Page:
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PostPosted: Fri Mar 04, 2011 9:29 pm 
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3. If he appeared no more unsettled than usual, I think it'll be difficult to use this argument. Of course, if you were pressed ("And was there anything else that might have affected him?"), you could mention it, adding that it's difficult to know what effect it had because he's always unsettled anyway.

4. This appears to be your strongest argument, and it ought to be possible to get the primary school to substantiate it fully. You don't want it to look too much like a 'negative', however, so it would help if you are able to say that he is expected to grow out of it. (Isn't this likely, as he matures?)

2. - this is worth a mention, and links quite well with friends above. It does no harm at all to express genuine enthusiasm. (I'd like to see a bit more substance, though, about what exactly he loved about the school - you're almost certain to be pressed on this!)

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PostPosted: Fri Mar 11, 2011 7:24 pm 
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Have spoken to school admissions team re the the independant appeal for some more details to prepare and they told me the school we are appealing for actually arrange the appeal, not the school admissions service, ie they will write to me for details of my appeal and evidence, and it is then to be held at the school itself with 3 independant panel members.
If the school arranges the appeal and not the LEA how is it an independant appeal, or does it just mean the school arranges dates and premises and the LEA provides the panel members?


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PostPosted: Fri Mar 11, 2011 7:48 pm 
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An own-admission authority school can appoint an appeals clerk, and the clerk in turn can appoint suitable people as panel members. There are rules about who can and cannot serve as a panel member.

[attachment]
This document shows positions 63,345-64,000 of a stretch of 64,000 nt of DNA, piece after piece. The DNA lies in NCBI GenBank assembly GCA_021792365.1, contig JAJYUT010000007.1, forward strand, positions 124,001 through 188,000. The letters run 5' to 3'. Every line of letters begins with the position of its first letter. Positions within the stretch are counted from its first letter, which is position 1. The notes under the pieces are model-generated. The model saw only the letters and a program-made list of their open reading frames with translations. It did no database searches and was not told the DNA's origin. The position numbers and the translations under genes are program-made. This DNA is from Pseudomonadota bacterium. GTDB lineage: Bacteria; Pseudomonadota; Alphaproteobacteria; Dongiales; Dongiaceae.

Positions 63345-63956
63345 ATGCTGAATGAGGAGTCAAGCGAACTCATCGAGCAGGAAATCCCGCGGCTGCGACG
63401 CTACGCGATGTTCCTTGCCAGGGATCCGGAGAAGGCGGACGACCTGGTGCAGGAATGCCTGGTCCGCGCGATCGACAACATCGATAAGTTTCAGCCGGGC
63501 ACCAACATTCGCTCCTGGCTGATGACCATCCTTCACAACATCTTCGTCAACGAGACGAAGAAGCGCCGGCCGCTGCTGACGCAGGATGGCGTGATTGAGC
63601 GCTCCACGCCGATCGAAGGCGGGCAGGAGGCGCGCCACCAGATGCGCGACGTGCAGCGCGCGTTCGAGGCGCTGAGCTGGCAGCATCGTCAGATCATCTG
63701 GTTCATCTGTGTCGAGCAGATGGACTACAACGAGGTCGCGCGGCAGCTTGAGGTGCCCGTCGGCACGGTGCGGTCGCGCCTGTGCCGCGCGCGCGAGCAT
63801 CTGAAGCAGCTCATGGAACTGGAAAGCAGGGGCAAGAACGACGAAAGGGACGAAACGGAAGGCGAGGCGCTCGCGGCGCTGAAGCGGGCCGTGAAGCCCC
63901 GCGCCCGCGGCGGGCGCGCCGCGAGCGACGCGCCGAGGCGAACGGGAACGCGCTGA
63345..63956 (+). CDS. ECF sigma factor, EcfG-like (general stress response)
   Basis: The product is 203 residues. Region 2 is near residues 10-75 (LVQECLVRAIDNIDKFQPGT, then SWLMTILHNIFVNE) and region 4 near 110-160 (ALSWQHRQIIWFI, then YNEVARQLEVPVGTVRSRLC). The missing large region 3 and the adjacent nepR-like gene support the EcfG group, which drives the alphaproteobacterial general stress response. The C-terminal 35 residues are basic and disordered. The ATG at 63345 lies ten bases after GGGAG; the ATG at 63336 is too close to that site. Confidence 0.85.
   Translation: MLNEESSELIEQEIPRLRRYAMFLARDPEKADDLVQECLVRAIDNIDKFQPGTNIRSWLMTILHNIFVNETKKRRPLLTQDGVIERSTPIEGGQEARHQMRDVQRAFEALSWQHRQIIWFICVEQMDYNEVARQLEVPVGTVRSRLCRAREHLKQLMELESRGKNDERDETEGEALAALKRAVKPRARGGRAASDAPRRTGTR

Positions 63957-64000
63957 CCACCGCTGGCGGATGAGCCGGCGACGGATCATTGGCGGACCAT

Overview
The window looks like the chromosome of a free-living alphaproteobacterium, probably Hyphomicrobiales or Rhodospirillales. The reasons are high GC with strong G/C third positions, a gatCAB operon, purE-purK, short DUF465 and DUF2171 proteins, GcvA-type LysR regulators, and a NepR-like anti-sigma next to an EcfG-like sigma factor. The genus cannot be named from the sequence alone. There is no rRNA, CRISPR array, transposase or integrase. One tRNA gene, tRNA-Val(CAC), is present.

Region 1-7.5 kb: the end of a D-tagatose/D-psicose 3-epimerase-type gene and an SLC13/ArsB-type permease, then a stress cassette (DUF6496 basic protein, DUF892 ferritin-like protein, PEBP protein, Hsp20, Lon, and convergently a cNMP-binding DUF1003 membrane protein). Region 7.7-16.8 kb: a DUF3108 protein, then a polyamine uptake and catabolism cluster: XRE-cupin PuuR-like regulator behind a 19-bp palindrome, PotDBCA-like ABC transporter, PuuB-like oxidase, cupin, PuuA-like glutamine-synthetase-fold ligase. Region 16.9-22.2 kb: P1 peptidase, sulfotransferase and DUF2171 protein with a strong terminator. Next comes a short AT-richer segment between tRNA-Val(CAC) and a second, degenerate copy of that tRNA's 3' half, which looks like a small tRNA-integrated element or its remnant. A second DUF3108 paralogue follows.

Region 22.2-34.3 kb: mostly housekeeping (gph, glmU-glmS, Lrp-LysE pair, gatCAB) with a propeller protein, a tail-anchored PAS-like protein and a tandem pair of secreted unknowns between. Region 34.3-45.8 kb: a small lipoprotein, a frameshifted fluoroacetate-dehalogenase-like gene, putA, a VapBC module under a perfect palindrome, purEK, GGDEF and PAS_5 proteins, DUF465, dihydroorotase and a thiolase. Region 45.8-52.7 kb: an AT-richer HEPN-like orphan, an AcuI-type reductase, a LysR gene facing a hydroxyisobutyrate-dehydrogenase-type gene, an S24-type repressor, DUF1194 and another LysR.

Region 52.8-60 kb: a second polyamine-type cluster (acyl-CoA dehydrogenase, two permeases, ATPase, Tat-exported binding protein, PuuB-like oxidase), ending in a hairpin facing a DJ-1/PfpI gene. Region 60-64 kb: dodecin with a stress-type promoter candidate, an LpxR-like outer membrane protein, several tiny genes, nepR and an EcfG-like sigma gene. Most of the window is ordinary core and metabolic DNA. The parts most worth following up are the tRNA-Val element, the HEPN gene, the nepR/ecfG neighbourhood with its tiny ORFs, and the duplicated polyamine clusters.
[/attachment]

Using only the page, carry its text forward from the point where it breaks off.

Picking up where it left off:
Quote:
1.4 Admission authorities must ensure that every appeal hearing consists of:
a) at least one lay member. Lay members are people without personal experience in the management or provision of education in any school (though it is permissible to use people who have experience as governors of other schools, or who have been involved in education in any other voluntary capacity); and
b) at least one person with experience in education, who is acquainted with educational conditions in the area, or who is the parent of a registered pupil at a school.
1.5 The following people are disqualified from membership of an appeal panel and admission authorities therefore must not allow them to sit on panels:
a) any member of the local authority which is making the arrangements or which maintains the school in question;
b) any member or former member of the governing body of the school in question;
c) any person employed by the local authority in a capacity connected with education, or the governing body of the school in question, other than a person employed as a teacher or as a teaching assistant;
d) any person who has, or at any time has had, any connection with the authority or the school, or with any person within sub-paragraph c), of a kind which might reasonably be taken to raise doubts about his ability to act impartially in relation to the authority or the school;